Sunday 30 April 2017. Big Wet Finish for 30 Days of Biking

It was 55 degrees F with steady rain falling


as I donned rain gear and went forth for a ride.

Getting the phone out to get a photo was not easy: it got wet pretty fast. But did manage a few, including a white and a pink dogwood (it’s been a great year for them!) in the same shot.


Florida Avenue was wet and green.


At the Japan House Garden, rain pooled under the now-leafy-green cherry trees


The hellebores still looked great in their present manifestation and now surrounded by hostas.


The pond on the far side of the garden looked quite full.


Enjoyed being out connecting with the weather but wished I’d put on the shoe-covers a friend had given me. They were still wet from yesterday and did not keep my shoes bone dry then but would have kept out most of the buckets of water with which my shoes were now filled. Now I know.

Noticed that the word “exhilarated,” which often occurs to me on bike rides, was not what I would have used to describe my state of mind just now. The discomfort of wetness was a bit distracting and looked forward to being out of the wet clothes.

Still, was glad to have fulfilled my 30 Days of Biking pledge with all the other joyful cyclists!


Saturday 27 August 2016. Late-Blooming Blue Flowers and Other Wonders Near Japan House

It was 72 degrees F and mostly cloudy at 6:45 this morning, pavement and greenery still wet with recent rain.

It would be a quick trip this morning on Discovery II to Japan House garden, where I hoped there would be bottle gentians.

On the way my attention was arrested by large white mushrooms, roughly in a ring.

Love those manifestations of mystery.

Did not plan to stop on the path to Japan House, but the helebores, up since at least early February, were so astonishingly vigorous-looking, with their shiny green leaves and their flower-like remains of flowers, I couldn’t resist a photo.


Then to the side of the pond, where I was greeted by an abundance of great blue Lobelia, the blue first cousins of cardinal flowers!


Made sure to get close-ups of the complex flowers.

If you look closely you can see why they and cardinal flowers are congeners.

There also was an abundance of bottle gentian!


Some of the plants looked stressed


But there were a lot of them


and it seemed to be fairly early in their bloom.

Got a view of a clump of sneezeweed near the pond’s edge.


Heard and saw a lot of geese overhead

These days it’s easier to like them in the sky than on the ground.

Stayed just a short time, enjoying the hint of topographic relief


and proceeded on with the day.

Saturday 5 March 2016. Helebores and Snowdrops

This morning at 7:40 it was 37 degrees under cloudy skies.

Hadn’t planned to post this morning: Saturday’s priority is preparing to teach yoga later in the day, and knew that trying to cram in too much activity just leads to frustration.
And the frustration factor seemed to be great this morning. Had earlier this week participated in a wonderful yoga teacher workshop where we worked in depth on intermediate-level poses. Now I had to prepare to teach the basics to older beginners and had to put that exciting stuff to the side, alas.

But tried to surrender to what I had to do, focusing on a point that occurred to me during the workshop: withdrawing tension from (not just “softening”) the face brings stability to the pose. Even beginners might be able to use that.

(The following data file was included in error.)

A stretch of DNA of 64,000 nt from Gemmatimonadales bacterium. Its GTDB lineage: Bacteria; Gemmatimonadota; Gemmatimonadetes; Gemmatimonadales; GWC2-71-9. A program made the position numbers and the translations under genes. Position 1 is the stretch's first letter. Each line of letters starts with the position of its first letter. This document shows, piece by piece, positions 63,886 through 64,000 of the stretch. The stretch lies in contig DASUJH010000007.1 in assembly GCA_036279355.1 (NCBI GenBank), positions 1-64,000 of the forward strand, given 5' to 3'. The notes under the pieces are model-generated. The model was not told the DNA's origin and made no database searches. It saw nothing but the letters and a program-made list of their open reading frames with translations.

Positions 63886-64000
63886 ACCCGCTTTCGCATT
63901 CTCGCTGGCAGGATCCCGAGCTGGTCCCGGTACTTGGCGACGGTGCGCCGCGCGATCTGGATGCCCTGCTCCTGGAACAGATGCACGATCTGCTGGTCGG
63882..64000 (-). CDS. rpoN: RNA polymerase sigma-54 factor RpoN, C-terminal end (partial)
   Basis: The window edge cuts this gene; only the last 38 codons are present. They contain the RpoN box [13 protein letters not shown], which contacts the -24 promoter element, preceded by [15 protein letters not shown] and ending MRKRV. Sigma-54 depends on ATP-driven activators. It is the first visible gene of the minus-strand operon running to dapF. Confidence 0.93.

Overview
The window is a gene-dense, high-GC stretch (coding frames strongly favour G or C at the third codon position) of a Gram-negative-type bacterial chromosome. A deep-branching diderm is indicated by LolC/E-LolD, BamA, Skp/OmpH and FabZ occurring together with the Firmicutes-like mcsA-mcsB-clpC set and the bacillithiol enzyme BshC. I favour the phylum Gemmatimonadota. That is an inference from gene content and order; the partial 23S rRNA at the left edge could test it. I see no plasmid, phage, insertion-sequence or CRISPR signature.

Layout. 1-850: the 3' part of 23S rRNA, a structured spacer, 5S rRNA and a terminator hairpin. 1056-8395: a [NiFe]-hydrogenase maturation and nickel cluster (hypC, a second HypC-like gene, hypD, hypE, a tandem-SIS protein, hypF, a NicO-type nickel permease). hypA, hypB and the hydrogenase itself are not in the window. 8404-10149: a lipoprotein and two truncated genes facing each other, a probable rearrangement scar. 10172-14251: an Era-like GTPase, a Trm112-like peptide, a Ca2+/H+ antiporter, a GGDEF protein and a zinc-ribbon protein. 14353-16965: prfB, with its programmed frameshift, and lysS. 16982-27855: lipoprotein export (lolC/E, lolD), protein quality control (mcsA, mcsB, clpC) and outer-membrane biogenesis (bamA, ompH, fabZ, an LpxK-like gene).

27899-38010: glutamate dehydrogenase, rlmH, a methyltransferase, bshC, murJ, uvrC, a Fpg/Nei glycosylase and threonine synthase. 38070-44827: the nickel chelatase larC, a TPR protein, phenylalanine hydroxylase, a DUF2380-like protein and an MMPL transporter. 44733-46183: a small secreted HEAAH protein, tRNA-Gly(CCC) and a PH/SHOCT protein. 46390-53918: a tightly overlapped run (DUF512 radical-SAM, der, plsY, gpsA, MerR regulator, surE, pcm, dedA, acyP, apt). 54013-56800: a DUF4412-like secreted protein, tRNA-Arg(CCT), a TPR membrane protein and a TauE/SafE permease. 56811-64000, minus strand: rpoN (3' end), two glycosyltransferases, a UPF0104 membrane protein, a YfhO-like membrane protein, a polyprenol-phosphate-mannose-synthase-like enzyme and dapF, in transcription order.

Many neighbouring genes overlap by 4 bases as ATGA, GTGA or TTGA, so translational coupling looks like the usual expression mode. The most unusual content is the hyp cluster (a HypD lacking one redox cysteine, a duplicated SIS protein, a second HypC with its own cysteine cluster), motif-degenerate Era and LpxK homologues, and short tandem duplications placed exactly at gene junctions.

So, as usual, even such a basic practice left me feeling much more calm and open to the next activity than I anticipated.

At least I could stop and see what the early spring flowers were up to in the neighborhood.

The witch hazel still was aflower

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And the Helebores I've been following remained, looking a little better than last time.


There was a particularly lovely bunch of snowdrops near a well-opened helebore.

There were pink helebores!

And there were purple crocuses tightly closed, under the overcast sky.

Again wondered how could I have passed so many years in ignorance of Helebores. Thank you, Nancy!

Saturday 20 February 2016. Tracking the Helebores

7:22 am, 41 degrees F, the sky mostly gloriously clear. 

Practiced yoga first. Prepped for class last night, now focused on my own practice, my own points of awareness, i.e., where I need to work. Which comes out in my teaching and also is good for my students!

A simple task beckoned: check the neighborhood Helebores, and the ones near Japan House. 

Actually almost skipped this ride, thinking I could catch the Helebores tomorrow. 

But remembered that the image that calls now won’t be the same later. 

Checked a plant in the neighborhood that started (and advanced quite a way) coming up last month. The intervening cold held back its progress. 

But it still was quite alive. 

Meanwhile a neighbor passed on his bike and said, “don’t miss the witch hazel!”  

For which I thanked him. 

And rode on to the Japan House garden, where Helebores had been starting to bloom earlier this month. 

Thought last week’s iced blooms

Would burgeon in this week’s warmth. 

But they were little changed. 


Although I’ve loved and been aware of garden and native plants for as long as I can remember, especially in the early spring, Helebores somehow escaped my notice until quite recently. It was my dear late friend Nancy who pointed them out to me. What strange and wonderful plants they are! They come up early and survive the roller coaster throes of central Illinois winter, though I guess they need continuously mild conditions to really thrive. But nice to have them to show that growth happens even in the small spaces between the cold, grey times.